Updated:The ongoing Oracle-Google trial may have hit a snag on May 3, as the jury suggested that they could be unable to reach a consensus.
However, during the late afternoon of May 4, the jury announced that they reached a unanimous decision on three of the four questions regarding the trial's copyright phase, but were at an "impasse" on one of them.
After conferring with representatives from Google and Oracle, Judge William Alsup determined that the jury would continue to deliberate through the weekend and that the court would reconvene on a "fresh, bright Monday morning" to hear the jury's decision.
Speculation points to the undecided question being whether Google's alleged infringement constitutes fair use, but that speculation will remain as such until the jury's full findings are released on Monday.
Oracle brought the suit against Google in 2010 after acquiring Java creators Sun Microsystems, claiming that Google infringed on Oracle patents and copyrights by using Java APIs to create the popular Android mobile operating system.
The jury has been locked in deliberations regarding the first phase of the case, which deals with the copyright portion of Oracle's allegations, since May 1.
However, on May 3, a juror reportedly asked Alsup how the jury should proceed if they're unable to reach a unanimous decision, and if "people are not budging" on their stances.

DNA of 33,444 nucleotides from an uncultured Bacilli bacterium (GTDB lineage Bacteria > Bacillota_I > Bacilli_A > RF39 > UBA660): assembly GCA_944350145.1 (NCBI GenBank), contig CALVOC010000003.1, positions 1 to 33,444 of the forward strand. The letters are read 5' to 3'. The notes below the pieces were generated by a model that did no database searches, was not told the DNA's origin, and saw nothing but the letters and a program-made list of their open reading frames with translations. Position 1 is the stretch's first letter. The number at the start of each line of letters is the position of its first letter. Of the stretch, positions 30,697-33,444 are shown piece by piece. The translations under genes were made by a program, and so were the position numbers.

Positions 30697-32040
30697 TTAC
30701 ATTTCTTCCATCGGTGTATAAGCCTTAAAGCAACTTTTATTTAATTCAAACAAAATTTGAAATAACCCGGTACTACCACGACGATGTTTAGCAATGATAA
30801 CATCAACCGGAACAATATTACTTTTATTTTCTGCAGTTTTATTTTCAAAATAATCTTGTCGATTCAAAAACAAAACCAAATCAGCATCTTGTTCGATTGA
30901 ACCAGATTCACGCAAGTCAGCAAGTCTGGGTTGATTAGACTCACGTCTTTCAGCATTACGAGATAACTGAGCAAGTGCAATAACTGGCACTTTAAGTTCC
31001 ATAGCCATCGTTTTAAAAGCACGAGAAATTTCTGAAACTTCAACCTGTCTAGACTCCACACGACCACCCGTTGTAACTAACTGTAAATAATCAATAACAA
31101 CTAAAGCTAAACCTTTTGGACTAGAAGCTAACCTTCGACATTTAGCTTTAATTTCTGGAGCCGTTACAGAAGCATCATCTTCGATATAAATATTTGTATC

Alsup emphasized that the question so far is hypothetical, and should not be considered a formal statement that the jury is deadlocked.
Bogged down in murky copyright law
Oracle accused Google of building Android on stolen Java APIs, while Google maintains that the parts of Java that were used are freely available and are protected by fair use laws.
Jack Lerner, a USC Law School professor specializing in intellectual property law, told TechRadar that jury deadlock is more common when the case is novel or complex.
"Here we have both," he said. "Oracle has taken the novel and controversial position that its programming language is copyrightable, and high technology cases such as this are always very complex."
But the copyright portion of the trial is only the first part. The next portion will concern the patents Oracle claims Google infringed on by using Java to create Android.
Alsup said that if a decision can't be reached, the court would move on to the patent phase of the trial and would consider retrying the copyright portion at a later date.
Google's counsel said that further segmenting of the case would be a detriment to the proceedings, and Oracle hesitated to make a comment.
As of May 4 the jury had been in deliberations for more than 30 hours. The way their questions jumped from subject to subject - from fair use to de minimis copying (copying something so small as to be inconsequential) and back to fair use - suggested that they're not close to reaching a decision.
But the jury's verdict forms contain four questions in this phase of the trial, so it's possible they could reach a decision on at least some of the issues at hand.
Lerner said a deadlocked jury is likely to end in a mistrial, and that the case will have to be heard again in front of a new jury.
"You would be surprised at how often that does happen," he said.
And if Alsop issues a "hammer instruction" pressuring the jury to reach a decision, Lerner said, the verdict will be all the more likely to be overturned on appeal.
Via The Verge
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